AVG slaps Trojan label on core Windows file
Second false alarm creates consternation
Some users of AVG were left with unusable Windows systems after the popular AVG security scanner software slapped a Trojan warning on a core Windows component.
AVG tagged user32.dll as a banking Trojan following a signature update issued on Sunday, advising users to delete the "harmful file". Users following this advice would be left with systems that either failed to boot or went into a continuous reboot cycle, according to dispatches from those hit by the glitch.
Users of both AVG 7.5 and 8 (free and full fat editions) were hit by the snafu. AVG has admitted the problem and responded by posting advice on how to recover affected systems (via its support forum item 1574 - here). The company has also updated its virus definition files to purge the false alarm detection from its virus signature database.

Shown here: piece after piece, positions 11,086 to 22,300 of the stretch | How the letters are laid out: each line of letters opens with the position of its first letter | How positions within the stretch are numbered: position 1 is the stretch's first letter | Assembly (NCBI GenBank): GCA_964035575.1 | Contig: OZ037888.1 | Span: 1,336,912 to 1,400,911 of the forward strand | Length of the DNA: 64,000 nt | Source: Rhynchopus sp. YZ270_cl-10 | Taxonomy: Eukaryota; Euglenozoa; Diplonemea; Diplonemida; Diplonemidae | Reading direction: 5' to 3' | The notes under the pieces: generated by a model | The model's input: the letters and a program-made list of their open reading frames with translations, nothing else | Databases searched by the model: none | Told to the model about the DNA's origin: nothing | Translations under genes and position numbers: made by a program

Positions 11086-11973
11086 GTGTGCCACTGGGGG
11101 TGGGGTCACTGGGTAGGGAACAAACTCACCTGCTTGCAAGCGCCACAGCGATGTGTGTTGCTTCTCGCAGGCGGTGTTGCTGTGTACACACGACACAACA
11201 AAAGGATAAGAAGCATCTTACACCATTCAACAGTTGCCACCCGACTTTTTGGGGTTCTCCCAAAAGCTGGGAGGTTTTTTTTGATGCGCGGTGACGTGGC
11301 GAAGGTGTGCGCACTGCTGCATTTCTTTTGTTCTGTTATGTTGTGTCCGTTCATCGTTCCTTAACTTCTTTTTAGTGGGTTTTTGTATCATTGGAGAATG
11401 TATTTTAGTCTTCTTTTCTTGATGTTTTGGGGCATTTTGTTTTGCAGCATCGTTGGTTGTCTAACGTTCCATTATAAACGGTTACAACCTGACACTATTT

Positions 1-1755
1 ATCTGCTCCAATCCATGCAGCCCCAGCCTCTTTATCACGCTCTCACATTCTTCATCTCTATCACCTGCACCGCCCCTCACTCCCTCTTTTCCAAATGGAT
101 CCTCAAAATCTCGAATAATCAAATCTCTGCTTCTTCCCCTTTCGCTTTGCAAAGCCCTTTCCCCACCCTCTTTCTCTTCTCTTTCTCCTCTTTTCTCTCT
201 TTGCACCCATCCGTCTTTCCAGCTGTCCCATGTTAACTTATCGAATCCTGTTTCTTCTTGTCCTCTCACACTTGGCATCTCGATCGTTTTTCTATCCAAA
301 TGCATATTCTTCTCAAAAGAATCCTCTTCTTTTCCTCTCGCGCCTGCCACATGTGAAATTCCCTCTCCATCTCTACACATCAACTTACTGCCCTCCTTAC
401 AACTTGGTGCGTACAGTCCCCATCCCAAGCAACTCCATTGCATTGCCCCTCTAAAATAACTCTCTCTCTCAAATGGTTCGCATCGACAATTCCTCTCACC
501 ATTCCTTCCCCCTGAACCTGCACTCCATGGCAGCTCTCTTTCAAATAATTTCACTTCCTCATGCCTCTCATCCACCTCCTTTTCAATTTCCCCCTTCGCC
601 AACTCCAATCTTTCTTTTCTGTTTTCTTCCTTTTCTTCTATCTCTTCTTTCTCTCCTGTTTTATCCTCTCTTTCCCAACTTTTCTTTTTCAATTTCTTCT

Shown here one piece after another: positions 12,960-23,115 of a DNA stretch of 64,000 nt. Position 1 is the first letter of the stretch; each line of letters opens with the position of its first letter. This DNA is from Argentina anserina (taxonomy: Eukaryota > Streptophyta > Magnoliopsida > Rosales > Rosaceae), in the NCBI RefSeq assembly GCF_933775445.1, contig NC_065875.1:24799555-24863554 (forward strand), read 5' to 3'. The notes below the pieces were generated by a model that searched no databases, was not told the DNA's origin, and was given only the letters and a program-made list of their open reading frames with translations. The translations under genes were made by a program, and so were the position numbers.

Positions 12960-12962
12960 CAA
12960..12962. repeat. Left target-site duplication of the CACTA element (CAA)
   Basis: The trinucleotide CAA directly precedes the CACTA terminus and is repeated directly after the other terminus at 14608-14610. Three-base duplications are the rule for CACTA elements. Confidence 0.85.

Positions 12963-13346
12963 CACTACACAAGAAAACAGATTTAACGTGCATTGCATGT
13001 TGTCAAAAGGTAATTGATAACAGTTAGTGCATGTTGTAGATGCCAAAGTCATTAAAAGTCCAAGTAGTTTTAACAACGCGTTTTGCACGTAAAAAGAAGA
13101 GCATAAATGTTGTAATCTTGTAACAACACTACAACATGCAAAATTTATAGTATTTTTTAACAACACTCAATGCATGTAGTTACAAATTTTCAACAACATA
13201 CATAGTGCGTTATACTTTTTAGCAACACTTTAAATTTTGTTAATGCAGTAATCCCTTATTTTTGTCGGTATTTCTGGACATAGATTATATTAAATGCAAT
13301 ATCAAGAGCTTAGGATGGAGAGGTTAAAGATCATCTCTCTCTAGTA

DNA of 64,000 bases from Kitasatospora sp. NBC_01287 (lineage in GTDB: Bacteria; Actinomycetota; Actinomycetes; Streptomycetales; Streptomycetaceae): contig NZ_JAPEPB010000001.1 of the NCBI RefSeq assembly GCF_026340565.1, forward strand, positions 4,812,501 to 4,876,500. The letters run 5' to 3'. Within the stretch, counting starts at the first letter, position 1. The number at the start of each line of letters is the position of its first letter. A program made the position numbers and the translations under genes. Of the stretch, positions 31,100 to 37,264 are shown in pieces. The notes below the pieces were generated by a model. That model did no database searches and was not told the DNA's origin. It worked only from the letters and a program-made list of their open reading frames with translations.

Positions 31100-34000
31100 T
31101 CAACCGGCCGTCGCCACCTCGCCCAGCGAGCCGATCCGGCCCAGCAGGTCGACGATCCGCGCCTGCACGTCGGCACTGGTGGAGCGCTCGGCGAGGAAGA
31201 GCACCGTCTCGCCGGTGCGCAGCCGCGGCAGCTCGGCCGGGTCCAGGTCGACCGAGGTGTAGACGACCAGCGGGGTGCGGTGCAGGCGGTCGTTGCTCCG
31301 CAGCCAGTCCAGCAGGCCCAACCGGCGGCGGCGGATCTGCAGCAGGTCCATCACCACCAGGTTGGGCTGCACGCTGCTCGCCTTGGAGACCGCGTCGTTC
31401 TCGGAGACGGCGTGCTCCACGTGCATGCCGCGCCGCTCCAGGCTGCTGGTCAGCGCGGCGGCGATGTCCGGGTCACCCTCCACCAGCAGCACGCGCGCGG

False alarms by anti-virus scanners have affected just about every security vendor at one time or another. The issue causes more inconvenience when Windows files are flagged as potentially malicious, as in this case with AVG, so its no surprise to find that AVG's support forums are filling up with complaints.
This is not the first such false positive AVG has had to fix. Its software wrongly identified CheckPoint’s Zone Alarm as a Trojan less than a month ago, raising questions about the quality control regime for virus definition updates released by the Czech-based firm, best known for the popularity of the cut-down version it offers to consumers at no cost. ®
Sponsored: DevOps and continuous delivery